YEA NAY PRESENT NOT VOTING
REPUBLICAN

231

1

0

5

DEMOCRAT

137

54

0

2

TOTAL

368

55

0

7

MASSACHUSETTS
DELEGATION

8

1

0

0

And One More Bill Amending Trumpcare

Yesterday the House also considered H.R. 2579, the Broader Options for Americans Act. This legislation amends the aspects of Trumpcare having to do with COBRA — the Consolidated Omnibus Reconciliation Act of 1985. COBRA was established to give employees access to health insurance if they lose their job. It directs employers to make health insurance available to certain eligible employees for up to 18 months after they leave their job. The employee must pay for this health insurance, it is not subsidized by the company. COBRA is expensive, particularly in light of the fact that people who are utilizing it don’t have jobs. Trumpcare doesn’t allow health tax credits to be used to help defray the cost of COBRA. H.R. 2579 would amend this aspect of Trumpcare so the tax credits could be used. The issue I have with this legislation is not the policy itself. The problem I have is the House is amending a bill that has not become law. Any problems that Republicans had with Trumpcare should have been addressed through the regular amendment process. I voted NO. H.R. 2579 passed and the entire vote is recorded below:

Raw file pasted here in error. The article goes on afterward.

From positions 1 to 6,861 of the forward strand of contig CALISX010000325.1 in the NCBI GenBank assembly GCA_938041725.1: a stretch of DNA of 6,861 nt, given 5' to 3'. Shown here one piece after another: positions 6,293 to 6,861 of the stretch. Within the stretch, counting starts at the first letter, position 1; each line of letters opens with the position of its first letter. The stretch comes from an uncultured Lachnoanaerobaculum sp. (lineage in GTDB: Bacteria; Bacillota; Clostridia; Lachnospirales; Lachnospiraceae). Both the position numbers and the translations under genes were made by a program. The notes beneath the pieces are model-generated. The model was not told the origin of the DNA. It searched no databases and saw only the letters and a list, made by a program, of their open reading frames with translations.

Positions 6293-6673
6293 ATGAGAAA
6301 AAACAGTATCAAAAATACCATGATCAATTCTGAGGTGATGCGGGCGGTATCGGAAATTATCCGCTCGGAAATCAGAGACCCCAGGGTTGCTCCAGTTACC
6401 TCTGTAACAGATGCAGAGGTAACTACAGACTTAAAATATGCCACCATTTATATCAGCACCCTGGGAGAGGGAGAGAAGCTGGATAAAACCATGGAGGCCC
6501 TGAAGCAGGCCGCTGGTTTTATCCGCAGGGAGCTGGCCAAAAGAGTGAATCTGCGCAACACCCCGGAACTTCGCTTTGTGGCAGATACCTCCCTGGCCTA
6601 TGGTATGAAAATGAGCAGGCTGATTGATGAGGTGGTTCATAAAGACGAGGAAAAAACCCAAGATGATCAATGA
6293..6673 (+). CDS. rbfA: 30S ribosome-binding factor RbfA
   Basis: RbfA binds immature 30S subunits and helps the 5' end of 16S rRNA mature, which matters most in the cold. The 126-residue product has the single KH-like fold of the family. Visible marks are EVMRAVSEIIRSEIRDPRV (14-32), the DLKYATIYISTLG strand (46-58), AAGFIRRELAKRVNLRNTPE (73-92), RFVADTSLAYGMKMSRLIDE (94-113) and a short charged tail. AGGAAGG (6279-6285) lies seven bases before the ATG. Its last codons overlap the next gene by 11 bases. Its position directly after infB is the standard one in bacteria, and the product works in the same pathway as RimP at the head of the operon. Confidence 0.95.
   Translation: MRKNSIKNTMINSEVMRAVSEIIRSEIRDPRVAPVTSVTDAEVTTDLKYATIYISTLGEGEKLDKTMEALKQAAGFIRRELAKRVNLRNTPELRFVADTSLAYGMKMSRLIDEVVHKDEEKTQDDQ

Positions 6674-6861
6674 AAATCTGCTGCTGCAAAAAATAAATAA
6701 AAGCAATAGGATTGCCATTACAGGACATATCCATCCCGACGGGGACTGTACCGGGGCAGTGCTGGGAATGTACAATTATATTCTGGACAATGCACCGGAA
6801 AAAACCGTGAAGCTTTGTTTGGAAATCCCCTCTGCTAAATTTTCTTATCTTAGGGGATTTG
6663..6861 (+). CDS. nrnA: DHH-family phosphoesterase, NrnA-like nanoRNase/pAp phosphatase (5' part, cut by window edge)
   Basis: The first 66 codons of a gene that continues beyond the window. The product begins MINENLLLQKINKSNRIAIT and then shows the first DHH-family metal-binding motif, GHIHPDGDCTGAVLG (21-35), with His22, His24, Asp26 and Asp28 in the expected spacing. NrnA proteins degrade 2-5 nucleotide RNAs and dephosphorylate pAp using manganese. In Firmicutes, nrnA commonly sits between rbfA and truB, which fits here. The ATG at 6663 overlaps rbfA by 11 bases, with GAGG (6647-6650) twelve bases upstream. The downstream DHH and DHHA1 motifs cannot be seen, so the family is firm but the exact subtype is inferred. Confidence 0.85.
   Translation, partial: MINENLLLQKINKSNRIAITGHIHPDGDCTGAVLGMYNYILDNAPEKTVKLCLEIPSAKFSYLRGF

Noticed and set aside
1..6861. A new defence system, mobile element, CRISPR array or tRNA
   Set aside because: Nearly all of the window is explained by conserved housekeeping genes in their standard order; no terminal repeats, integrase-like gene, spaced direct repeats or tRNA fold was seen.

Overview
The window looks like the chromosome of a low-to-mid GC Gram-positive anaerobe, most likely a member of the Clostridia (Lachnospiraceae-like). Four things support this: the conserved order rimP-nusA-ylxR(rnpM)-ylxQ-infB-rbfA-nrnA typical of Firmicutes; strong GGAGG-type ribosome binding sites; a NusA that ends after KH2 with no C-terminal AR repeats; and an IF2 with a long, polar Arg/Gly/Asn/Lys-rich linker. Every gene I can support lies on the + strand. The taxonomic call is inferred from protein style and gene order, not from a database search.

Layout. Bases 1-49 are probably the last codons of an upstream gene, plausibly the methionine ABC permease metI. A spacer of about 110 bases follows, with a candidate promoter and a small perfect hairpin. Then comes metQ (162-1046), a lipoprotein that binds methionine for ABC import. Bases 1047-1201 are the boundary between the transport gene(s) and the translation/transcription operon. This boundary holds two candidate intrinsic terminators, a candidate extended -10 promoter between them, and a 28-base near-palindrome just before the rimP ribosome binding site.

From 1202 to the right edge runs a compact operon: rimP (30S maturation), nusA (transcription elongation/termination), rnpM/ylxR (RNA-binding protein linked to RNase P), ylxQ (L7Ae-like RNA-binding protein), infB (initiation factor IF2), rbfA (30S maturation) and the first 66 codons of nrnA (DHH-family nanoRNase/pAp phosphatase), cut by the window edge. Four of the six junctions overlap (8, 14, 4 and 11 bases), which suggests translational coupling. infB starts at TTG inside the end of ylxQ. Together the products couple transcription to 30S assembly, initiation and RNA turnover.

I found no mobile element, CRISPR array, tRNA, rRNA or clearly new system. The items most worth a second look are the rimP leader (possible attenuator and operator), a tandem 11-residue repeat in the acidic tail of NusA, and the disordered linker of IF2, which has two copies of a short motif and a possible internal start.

YEA NAY PRESENT NOT VOTING
REPUBLICAN

226

0

0

11

DEMOCRAT

41

144

0

8

TOTAL

267

144

0

19

MASSACHUSETTS
DELEGATION

1

8

0

0

Behind the Curtain — More House and Trump Administration Actions You Don’t Want to Miss

Here are this week’s additions. If you need to catch up or share with friends, you can find the full list here.

  1. In June of 2017 the Department of Labor narrowed the definition of “employees” and joint “employers”. The Obama Administration defined employees in a way that ensured workers could not be considered freelancers and that joint employers were responsible for actions of their businesses. For example, a large corporation could exercise great control over their franchisees, but still try to avoid responsibility for an issue at one of them by insisting that franchises are separate entities. Freelance employees must pay higher taxes, do not have labor rights, and don't receive benefits such as healthcare. By narrowing these definitions, workers could get misclassified and consequently be treated as freelancers, losing access to certain benefits and protections.